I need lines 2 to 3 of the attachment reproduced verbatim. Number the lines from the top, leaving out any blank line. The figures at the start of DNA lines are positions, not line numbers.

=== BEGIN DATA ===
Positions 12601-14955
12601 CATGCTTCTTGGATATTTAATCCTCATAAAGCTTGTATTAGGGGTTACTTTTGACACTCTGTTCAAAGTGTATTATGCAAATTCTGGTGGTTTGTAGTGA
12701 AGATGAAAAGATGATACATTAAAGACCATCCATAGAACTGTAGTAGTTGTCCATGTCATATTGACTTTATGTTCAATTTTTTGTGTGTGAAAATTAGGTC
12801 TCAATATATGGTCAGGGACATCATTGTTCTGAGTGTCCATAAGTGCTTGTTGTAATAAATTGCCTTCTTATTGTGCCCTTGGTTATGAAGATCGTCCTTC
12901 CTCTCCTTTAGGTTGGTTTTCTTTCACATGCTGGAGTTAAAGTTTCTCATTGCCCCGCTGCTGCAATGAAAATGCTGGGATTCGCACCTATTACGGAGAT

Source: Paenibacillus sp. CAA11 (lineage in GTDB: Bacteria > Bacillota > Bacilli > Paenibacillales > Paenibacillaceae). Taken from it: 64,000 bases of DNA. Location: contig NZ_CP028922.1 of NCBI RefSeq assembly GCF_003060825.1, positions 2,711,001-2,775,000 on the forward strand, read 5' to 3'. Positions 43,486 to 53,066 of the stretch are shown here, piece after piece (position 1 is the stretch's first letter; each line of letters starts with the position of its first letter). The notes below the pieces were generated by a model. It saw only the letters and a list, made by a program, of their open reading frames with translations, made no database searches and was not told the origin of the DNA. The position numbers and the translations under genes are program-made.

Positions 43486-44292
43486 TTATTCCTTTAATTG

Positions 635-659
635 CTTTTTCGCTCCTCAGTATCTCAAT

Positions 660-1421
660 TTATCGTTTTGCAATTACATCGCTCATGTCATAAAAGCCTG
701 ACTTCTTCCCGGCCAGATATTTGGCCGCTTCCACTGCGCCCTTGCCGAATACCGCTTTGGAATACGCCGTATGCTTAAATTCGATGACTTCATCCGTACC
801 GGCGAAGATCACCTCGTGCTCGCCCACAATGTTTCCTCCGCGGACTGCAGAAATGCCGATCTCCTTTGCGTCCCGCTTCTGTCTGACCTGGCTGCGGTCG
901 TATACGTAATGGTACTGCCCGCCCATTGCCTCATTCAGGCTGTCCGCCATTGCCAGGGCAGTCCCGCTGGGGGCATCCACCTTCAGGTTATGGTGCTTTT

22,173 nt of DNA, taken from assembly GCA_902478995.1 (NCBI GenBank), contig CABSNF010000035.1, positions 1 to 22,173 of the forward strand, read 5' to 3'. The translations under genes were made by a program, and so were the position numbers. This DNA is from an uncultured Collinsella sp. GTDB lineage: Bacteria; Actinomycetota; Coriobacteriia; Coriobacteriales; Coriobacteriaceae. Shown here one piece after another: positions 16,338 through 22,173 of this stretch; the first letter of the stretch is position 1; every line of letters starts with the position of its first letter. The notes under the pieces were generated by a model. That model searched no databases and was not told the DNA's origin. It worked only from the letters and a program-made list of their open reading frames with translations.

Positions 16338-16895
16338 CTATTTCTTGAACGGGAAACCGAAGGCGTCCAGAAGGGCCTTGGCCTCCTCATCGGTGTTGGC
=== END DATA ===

12601 CATGCTTCTTGGATATTTAATCCTCATAAAGCTTGTATTAGGGGTTACTTTTGACACTCTGTTCAAAGTGTATTATGCAAATTCTGGTGGTTTGTAGTGA
12701 AGATGAAAAGATGATACATTAAAGACCATCCATAGAACTGTAGTAGTTGTCCATGTCATATTGACTTTATGTTCAATTTTTTGTGTGTGAAAATTAGGTC